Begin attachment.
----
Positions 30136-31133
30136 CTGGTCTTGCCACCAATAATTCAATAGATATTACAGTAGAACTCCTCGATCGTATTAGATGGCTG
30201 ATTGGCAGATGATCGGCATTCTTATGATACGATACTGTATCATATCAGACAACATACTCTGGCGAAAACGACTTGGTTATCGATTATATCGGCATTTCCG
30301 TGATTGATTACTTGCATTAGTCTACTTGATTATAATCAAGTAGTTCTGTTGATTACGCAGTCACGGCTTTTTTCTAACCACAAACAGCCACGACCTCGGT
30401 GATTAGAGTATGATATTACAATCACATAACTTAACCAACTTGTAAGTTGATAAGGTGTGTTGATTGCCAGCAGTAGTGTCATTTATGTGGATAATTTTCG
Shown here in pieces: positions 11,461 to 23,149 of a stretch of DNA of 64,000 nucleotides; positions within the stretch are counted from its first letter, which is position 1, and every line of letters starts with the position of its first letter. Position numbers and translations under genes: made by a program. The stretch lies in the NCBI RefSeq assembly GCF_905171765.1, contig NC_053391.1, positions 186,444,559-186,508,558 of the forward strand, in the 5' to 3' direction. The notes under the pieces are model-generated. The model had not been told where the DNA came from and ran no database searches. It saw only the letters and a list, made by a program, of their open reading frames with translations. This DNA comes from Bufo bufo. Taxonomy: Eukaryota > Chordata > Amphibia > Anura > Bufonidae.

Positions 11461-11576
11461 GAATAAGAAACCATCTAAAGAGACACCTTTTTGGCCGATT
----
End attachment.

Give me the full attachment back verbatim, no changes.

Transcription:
Positions 30136-31133
30136 CTGGTCTTGCCACCAATAATTCAATAGATATTACAGTAGAACTCCTCGATCGTATTAGATGGCTG
30201 ATTGGCAGATGATCGGCATTCTTATGATACGATACTGTATCATATCAGACAACATACTCTGGCGAAAACGACTTGGTTATCGATTATATCGGCATTTCCG
30301 TGATTGATTACTTGCATTAGTCTACTTGATTATAATCAAGTAGTTCTGTTGATTACGCAGTCACGGCTTTTTTCTAACCACAAACAGCCACGACCTCGGT
30401 GATTAGAGTATGATATTACAATCACATAACTTAACCAACTTGTAAGTTGATAAGGTGTGTTGATTGCCAGCAGTAGTGTCATTTATGTGGATAATTTTCG
Shown here in pieces: positions 11,461 to 23,149 of a stretch of DNA of 64,000 nucleotides; positions within the stretch are counted from its first letter, which is position 1, and every line of letters starts with the position of its first letter. Position numbers and translations under genes: made by a program. The stretch lies in the NCBI RefSeq assembly GCF_905171765.1, contig NC_053391.1, positions 186,444,559-186,508,558 of the forward strand, in the 5' to 3' direction. The notes under the pieces are model-generated. The model had not been told where the DNA came from and ran no database searches. It saw only the letters and a list, made by a program, of their open reading frames with translations. This DNA comes from Bufo bufo. Taxonomy: Eukaryota > Chordata > Amphibia > Anura > Bufonidae.

Positions 11461-11576
11461 GAATAAGAAACCATCTAAAGAGACACCTTTTTGGCCGATT